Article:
Most adoptive parents adopt to expand their family because they have love and a home to share with a child.  When I started my adoption process, I remember not caring where my child came from because I was more interested in being a mom. It became very clear, very quickly that I was centered on the wrong person. Yes, I wanted to be a mom. Yes, I had the love and means to provide a child with a good life. However, I realized taking the focus off of me and what I needed and placing it on what my child would need would help her fully develop. Once I decided to adopt from Ethiopia, I researched how many Ethiopians lived in my area. I wanted to ensure she had a cultural community, even if she was thousands of miles from her homeland. 

Often culture is minimized, overlooked, even forgotten. My daughter and I are of the same race, but she was born on another continent, so our cultures are very different. I remember vividly when I told people I was adopting internationally, they would say, “Well, when she gets here, she will be an American,” as if the adoption negated her entire culture. Or, there was some inherent superiority in becoming an American. Even within America, there are different cultures. I know how important my own culture is to me–the stories, the food, the traditions, etc. Inevitably, my daughter will absorb some of my culture, but I must not abandon her culture to replace it with my own. They are both equally important. 

Like many parents, I am on a journey to ensure that I keep her culture alive and flourishing within her. Many adoptive parents and prospective adoptive parents don’t realize the importance of culture and how they should work to infuse culture into their child’s life.

What is Culture?

I spoke with the Founder & President of Culturally Fluent, Valarie Chavis, who defined culture as, “The way we do things. It is what connects people. Our culture gives us a sense of belonging. It is how we communicate, set expectations, and promote culture into the future.” She went on to explain that culture cannot be compartmentalized and broken down to a specific holiday or event. Culture is lived.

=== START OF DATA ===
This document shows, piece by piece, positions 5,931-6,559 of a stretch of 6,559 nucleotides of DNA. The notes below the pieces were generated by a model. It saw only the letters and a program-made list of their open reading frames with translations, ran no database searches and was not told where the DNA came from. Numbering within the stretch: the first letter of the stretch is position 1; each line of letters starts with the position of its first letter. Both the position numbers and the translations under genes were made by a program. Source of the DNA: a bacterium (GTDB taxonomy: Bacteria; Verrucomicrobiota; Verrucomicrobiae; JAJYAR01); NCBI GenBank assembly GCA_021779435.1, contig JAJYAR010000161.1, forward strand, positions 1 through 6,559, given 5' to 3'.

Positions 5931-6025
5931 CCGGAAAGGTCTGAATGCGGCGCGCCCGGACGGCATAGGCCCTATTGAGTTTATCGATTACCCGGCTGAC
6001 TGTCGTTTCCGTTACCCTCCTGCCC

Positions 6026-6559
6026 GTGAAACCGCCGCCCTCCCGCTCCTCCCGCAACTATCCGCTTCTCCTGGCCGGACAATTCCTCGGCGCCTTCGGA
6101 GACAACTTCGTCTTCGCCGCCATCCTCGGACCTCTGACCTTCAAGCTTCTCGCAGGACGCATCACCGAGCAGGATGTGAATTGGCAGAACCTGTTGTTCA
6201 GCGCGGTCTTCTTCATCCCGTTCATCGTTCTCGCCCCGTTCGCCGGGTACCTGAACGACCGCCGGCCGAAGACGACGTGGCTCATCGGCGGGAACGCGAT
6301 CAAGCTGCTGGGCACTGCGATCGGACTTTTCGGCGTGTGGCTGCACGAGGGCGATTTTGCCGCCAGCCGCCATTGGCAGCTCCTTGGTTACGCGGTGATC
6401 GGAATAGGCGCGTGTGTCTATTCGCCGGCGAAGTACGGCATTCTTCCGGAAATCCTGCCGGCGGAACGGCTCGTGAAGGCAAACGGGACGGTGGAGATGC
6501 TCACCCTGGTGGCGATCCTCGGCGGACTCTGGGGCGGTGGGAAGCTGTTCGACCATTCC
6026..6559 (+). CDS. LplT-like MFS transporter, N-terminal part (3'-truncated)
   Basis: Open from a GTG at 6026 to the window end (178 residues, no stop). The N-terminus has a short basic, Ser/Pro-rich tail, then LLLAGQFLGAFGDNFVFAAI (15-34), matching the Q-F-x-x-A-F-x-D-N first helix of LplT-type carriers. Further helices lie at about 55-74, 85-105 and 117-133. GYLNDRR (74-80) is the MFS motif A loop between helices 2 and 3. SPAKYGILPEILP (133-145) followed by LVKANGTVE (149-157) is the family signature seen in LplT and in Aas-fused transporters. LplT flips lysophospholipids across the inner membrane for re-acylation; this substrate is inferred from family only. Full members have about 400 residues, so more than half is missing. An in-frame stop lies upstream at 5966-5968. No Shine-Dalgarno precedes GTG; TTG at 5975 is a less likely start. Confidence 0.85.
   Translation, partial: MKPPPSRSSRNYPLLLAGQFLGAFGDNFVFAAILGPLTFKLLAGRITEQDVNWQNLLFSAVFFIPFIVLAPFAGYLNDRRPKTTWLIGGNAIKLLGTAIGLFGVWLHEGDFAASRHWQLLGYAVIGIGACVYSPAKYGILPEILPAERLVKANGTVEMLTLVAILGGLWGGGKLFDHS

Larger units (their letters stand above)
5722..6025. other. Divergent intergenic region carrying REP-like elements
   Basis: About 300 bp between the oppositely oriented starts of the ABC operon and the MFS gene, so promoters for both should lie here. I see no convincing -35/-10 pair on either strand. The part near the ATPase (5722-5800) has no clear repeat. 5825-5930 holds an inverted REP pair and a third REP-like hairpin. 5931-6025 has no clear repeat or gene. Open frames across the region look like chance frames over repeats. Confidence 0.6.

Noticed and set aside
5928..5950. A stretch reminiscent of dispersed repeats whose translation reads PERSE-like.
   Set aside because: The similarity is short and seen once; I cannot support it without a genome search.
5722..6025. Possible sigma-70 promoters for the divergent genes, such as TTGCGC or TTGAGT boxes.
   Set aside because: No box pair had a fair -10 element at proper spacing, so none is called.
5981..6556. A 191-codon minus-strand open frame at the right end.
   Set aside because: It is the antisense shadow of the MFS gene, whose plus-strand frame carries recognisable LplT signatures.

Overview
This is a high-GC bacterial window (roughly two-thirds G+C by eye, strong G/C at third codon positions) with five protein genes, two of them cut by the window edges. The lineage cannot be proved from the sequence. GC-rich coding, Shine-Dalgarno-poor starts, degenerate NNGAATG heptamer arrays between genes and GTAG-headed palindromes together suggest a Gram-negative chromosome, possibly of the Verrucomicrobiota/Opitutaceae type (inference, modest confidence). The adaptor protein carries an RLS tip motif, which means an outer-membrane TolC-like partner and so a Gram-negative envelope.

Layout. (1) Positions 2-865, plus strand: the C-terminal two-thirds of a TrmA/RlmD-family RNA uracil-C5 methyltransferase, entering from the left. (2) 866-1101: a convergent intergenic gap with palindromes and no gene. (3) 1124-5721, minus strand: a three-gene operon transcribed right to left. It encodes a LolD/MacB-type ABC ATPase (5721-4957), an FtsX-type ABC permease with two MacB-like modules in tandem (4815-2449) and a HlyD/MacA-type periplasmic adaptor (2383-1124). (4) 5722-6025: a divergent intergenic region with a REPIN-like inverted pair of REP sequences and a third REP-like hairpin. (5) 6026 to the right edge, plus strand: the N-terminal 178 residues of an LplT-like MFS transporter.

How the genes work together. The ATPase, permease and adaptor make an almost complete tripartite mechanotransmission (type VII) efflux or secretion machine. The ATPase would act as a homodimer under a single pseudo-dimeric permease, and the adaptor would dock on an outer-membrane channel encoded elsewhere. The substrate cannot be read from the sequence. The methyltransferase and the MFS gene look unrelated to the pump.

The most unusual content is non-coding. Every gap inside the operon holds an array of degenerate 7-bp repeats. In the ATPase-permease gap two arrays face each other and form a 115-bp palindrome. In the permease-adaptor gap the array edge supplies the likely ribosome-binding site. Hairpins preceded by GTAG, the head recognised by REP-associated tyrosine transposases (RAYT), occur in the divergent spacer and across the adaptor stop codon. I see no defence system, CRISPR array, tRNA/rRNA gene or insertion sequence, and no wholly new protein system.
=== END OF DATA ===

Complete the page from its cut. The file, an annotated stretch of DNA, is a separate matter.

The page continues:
Culture and International Adoption 

Most people clearly understand that internationally adopted children have a different culture because they come from a country outside of the United States. No one second-guesses that culture may be an important factor in their development. Families want resources to help navigate the cultural gap when they don’t live in the birth country and aren’t able to expose their child to the cultural nuances.

The childhood experiences of Tami Garcia, the founder and CEO of Mully Lingua, a language and cultural platform for kids ages 1-17, inspired her to develop a business in order to fill a gap that she discovered parents like herself had.  Ms. Garcia, an adoptive mom to an Ethiopian child, explained that she started Mully Lingua because of her own childhood experiences. As a child of Dominican and Jamaican heritage, she felt disconnected from her culture. “I was different and I didn’t fit in and vowed I would do things differently when I became a mom.” The word that stood out when speaking with Ms. Garcia was “proud”.  She mentioned she wanted her daughter to be proud and connected to her heritage and proud of the family she is being raised in. On her quest to find something that could help connect her daughter to her Ethiopian culture and gain an appreciation for other heritages, she couldn’t find anything that met her expectations. It was so important to have something available that she knew would benefit her daughter and other families, so she decided to create it herself.